This book teaches you how to evaluate a distributed system from the perspective of immutable objects. You will understand the problems in existing designs, know how to make small modifications to correct those problems, and learn to apply the principles of immutable architecture to your tools.
Most software components focus on the state of objects. They store the current state of a row in a relational database. They track changes to state over time, making several basic assumptions: there is a single latest version of each object, the state of an object changes sequentially, and a system of record exists.
This is a challenge when it comes to building distributed systems. Whether dealing with autonomous microservices or disconnected mobile apps, many of the problems we try to solve come down to synchronizing an ever-changing state between isolated components. Distributed systems would be a lot easier to build if objects could not change.
After reading The Art of Immutable Architecture, you will come away with an understanding of the benefits of using immutable objects in your own distributed systems. You will learn a set of rules for identifying and exchanging immutable objects, and see a collection of useful theorems that emerges and ensures that the distributed systems we build are eventually consistent. Using patterns, you will find where the truth converges, see how changes are associative, rather than sequential, and come to feel comfortable understanding that there is no longer a single source of truth. Practical hands-on examples reinforce how to build software using the described patterns, techniques, and tools. By the end, you will possess the language and resources needed to analyze and construct distributed systems with confidence.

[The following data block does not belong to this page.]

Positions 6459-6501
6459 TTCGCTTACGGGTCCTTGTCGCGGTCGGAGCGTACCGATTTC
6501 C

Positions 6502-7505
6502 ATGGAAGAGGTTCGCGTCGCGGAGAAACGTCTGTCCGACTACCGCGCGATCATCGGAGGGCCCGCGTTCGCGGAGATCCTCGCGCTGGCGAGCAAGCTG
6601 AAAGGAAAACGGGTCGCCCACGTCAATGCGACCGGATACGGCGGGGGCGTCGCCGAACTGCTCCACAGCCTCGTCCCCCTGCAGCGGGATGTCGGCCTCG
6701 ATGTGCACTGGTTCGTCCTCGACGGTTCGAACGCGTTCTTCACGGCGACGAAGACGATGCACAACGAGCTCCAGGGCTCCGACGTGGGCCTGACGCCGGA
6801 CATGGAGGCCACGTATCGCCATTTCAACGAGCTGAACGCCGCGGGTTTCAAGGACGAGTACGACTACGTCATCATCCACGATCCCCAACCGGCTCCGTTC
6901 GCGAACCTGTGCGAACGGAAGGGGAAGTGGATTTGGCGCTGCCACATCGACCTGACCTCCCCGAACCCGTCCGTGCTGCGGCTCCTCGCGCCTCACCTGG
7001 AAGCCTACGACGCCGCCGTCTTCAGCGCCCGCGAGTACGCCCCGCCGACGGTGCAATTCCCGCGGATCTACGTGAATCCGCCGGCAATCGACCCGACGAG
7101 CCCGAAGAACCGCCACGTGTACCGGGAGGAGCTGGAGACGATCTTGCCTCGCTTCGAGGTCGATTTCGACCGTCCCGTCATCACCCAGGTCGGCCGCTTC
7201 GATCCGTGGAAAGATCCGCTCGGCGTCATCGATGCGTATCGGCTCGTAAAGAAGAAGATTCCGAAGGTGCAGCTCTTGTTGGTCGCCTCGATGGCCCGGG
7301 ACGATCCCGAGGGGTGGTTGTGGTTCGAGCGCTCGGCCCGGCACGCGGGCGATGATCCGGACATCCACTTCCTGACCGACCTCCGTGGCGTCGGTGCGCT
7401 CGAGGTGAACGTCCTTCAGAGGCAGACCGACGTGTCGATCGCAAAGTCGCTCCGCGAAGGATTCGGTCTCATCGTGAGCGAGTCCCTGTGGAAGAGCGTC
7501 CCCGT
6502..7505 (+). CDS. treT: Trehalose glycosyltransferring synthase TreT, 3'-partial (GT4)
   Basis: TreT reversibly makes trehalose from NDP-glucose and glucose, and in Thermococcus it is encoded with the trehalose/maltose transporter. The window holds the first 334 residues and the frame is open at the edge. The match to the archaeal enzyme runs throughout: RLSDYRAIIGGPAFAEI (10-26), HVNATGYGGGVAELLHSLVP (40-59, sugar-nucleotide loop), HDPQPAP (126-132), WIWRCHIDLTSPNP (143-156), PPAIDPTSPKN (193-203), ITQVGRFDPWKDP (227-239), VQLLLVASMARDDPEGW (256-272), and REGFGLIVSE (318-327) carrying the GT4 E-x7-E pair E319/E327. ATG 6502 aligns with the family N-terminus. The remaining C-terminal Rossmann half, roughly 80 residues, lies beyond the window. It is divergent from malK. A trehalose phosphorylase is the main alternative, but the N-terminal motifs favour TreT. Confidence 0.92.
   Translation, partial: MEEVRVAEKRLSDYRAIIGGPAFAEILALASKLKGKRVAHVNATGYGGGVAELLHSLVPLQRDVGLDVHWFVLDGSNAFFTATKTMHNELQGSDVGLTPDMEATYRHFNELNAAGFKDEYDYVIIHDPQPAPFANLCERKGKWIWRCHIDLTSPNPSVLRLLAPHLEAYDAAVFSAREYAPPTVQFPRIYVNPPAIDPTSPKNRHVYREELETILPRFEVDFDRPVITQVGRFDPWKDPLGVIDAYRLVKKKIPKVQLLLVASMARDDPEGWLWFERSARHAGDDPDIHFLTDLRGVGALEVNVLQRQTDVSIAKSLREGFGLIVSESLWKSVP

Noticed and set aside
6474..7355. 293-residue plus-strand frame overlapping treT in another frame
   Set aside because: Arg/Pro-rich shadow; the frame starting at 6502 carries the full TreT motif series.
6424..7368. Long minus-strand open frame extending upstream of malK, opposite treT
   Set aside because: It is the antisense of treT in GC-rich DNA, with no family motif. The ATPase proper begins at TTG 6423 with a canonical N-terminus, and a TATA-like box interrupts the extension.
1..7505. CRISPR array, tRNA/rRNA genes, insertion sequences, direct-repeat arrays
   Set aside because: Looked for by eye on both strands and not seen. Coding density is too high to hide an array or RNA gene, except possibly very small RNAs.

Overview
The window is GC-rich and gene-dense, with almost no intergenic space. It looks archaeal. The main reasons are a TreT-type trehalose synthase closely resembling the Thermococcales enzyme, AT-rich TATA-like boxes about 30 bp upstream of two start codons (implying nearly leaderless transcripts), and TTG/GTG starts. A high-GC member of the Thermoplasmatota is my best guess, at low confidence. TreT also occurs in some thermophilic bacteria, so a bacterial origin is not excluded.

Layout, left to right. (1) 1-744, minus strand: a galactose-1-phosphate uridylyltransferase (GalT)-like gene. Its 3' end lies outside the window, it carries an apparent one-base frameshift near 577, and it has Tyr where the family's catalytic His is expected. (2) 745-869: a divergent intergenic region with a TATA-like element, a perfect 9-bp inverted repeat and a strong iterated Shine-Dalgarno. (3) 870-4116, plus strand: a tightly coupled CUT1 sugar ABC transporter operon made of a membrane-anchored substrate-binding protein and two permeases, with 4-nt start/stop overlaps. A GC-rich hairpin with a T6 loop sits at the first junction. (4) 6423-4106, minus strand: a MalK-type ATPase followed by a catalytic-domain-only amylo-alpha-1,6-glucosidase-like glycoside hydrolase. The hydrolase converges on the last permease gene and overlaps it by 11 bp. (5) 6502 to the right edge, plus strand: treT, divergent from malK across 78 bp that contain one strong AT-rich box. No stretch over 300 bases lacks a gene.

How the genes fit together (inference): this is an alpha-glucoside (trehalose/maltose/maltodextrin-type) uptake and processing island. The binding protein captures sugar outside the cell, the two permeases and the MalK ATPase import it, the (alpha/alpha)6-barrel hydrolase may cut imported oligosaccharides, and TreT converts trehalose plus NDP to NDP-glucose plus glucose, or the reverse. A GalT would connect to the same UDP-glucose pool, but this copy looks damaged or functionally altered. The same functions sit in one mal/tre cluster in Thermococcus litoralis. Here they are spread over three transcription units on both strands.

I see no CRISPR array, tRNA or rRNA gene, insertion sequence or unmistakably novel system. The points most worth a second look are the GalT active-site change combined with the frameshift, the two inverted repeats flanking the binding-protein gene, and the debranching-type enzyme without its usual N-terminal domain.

The assumptions of the past were sufficient for building single-user, single-computer systems. But as we expand to multiple devices, shared experiences, and cloud computing, they work against us. It is time for a new set of assumptions. Start with immutable objects, and build better distributed systems.
What You Will Learn:
- Evaluate a distributed system from the perspective of immutable objects
- Recognize the problems in existing designs, and make small modifications to correct them
- Start a new system from scratch, applying patterns
- Apply the principles of immutable architecture to your tools, including SQL databases, message queues, and the network protocols that you already use
- Discover new tools that natively apply these principles
Michael L. Perry has built upon the works of mathematicians such as Bertrand Meyer, Leslie Lamport, and Donald Knuth to develop a mathematical system for software development. He has captured this system in a set of open source projects. Michael often presents on math and software at events and online. You can find out more at qedcode.com.